She may be a fighter who strives to exude an “older than I really am” attitude, but the truth of the matter is this Wolverine is still a young adult. Yes, she’s incredibly tough and brave, but there are moments where her age shows, and little bits of fear and doubt slowly come through. In X-Men #5, right after Laura and her squadmates learn about the temporal nature of their mission — basically, they may get stuck in a technological matrix for hundreds of years with no way for the X-Men to help them — she momentarily breaks. Gone is her tough-woman persona and instead she bemoans to Logan that they really should be sending WOLVERINE along on the trip instead of her. It’s a nice moment because not only does it organically showcase Laura’s vulnerable side, but it also highlights how Logan wishes he could take the burden for both of them instead of making Laura endure any pain and confusion. Now, the end of the issue ends on a massive cliffhanger as to her current condition and safety, but it’s clear that she will become an important character in the near future with unique knowledge of mutantkind’s new technological-based foes, the Children of the Vault.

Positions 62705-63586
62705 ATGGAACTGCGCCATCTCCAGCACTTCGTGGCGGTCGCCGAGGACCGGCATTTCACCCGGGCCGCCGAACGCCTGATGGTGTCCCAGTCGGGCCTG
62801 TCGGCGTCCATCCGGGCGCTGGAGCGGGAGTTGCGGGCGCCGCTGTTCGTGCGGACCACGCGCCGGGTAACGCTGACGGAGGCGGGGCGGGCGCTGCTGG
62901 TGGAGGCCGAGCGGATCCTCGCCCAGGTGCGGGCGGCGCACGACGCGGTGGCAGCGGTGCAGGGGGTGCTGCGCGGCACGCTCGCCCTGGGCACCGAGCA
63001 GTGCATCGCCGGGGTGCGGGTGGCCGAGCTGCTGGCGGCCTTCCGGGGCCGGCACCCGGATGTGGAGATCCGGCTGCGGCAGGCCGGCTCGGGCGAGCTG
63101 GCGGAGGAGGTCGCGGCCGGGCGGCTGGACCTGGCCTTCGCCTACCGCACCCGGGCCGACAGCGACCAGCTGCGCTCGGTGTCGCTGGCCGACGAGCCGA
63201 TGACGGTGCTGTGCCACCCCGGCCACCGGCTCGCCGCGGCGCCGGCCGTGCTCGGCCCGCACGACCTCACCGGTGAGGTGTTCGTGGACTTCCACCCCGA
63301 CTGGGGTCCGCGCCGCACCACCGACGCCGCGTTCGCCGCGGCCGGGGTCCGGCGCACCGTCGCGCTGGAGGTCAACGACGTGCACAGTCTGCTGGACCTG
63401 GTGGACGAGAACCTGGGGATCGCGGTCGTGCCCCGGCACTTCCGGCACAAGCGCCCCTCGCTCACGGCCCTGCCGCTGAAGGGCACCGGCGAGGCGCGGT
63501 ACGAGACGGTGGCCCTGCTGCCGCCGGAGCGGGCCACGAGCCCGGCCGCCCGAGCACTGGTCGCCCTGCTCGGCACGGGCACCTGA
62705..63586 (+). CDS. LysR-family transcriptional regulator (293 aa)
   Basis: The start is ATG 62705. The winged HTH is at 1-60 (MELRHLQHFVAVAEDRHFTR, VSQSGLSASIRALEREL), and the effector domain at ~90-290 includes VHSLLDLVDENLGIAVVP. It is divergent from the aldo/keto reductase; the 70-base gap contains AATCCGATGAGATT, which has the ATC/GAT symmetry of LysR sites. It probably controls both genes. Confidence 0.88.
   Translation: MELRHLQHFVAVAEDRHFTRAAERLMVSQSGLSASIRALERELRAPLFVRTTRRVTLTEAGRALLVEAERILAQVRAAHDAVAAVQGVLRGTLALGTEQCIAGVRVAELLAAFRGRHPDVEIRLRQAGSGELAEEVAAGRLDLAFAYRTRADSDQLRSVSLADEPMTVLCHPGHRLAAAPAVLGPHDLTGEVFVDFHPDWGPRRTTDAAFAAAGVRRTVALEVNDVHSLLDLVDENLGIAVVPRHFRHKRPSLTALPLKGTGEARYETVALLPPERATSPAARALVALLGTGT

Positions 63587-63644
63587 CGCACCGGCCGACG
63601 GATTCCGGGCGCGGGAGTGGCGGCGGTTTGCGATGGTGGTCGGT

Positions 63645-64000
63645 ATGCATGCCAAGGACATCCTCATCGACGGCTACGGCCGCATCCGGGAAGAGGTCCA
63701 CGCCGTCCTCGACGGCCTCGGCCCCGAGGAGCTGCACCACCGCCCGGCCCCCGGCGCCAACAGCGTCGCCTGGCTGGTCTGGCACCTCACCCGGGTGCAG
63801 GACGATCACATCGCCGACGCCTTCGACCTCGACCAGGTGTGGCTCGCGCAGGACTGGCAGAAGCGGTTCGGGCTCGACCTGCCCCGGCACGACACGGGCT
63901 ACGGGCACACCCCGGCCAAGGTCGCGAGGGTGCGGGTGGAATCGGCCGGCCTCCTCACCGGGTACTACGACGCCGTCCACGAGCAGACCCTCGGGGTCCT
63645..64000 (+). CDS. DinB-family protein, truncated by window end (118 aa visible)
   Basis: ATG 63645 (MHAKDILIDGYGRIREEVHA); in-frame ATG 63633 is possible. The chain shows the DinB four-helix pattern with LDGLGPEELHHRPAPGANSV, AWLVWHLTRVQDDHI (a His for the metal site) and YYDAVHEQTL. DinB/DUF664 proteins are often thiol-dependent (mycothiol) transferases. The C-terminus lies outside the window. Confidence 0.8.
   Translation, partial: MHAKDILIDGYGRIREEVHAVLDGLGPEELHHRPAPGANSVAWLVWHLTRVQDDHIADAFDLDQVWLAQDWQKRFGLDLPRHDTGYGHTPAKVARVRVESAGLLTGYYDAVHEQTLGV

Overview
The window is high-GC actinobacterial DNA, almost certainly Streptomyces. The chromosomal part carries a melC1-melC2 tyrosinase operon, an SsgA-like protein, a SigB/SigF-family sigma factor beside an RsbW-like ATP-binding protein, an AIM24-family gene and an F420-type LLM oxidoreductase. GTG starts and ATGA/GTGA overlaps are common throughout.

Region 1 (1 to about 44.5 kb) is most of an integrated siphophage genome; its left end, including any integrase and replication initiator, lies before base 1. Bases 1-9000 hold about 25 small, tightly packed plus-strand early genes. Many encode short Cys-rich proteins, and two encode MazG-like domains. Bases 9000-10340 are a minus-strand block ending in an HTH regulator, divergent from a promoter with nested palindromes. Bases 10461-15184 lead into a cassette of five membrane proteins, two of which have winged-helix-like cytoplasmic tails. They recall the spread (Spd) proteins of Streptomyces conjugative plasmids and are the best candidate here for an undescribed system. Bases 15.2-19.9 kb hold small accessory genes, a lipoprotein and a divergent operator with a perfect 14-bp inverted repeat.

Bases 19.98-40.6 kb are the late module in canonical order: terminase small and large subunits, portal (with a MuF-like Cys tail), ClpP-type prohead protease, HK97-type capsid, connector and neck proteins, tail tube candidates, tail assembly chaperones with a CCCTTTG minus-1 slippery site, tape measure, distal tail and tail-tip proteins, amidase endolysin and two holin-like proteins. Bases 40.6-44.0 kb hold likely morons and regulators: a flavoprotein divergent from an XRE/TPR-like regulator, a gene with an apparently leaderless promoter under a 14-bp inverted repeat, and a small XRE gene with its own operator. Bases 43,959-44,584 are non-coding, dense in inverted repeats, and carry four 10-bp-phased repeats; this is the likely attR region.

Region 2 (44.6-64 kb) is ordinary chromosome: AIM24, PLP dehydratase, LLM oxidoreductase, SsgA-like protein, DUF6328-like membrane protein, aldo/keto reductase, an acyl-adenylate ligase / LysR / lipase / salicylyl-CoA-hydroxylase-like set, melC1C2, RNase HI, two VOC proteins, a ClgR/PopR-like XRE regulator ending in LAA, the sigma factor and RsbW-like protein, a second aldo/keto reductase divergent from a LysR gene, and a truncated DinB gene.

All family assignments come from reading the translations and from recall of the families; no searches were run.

Now, I don’t want to demean the creators’ hard work, but even outside of Laura’s stoic, bland representation, Fallen Angels has been the weakest Dawn of X title since the line’s onset. Full of messy characterization — Cable received similarly murky handlingand a central plotline that came to a rushed, nonsensical finish, the mini-series couldn’t have come to a conclusion any sooner. Out of all the pieces Fallen Angels juggled, the complicated, self-serving relationship between Psylocke and Mr. Sinister is likely the most interesting development, and one that hangs in the background as the issue comes to a close. Fortunately, the two of them will be sharing panels in Zeb Wells and Stephen Segovia’s upcoming Hellions series, and I’m hopeful that with a more fascinating storyline binding them together they’ll both have bright futures on Krakoa.  


While the future of the HiX-Men moment of the week column is somewhat in the air due to the Beat’s transition, I want to say thank you to all of you for reading up to this point and supporting the column thus far! I’ve always loved the X-Men but now feels like a truly special time to be paying attention to this nutty franchise and I’m so honored to get to share in the nerdy love with you all. Please bug me on Twitter about all things HiX-Menny to keep the fun times rolling!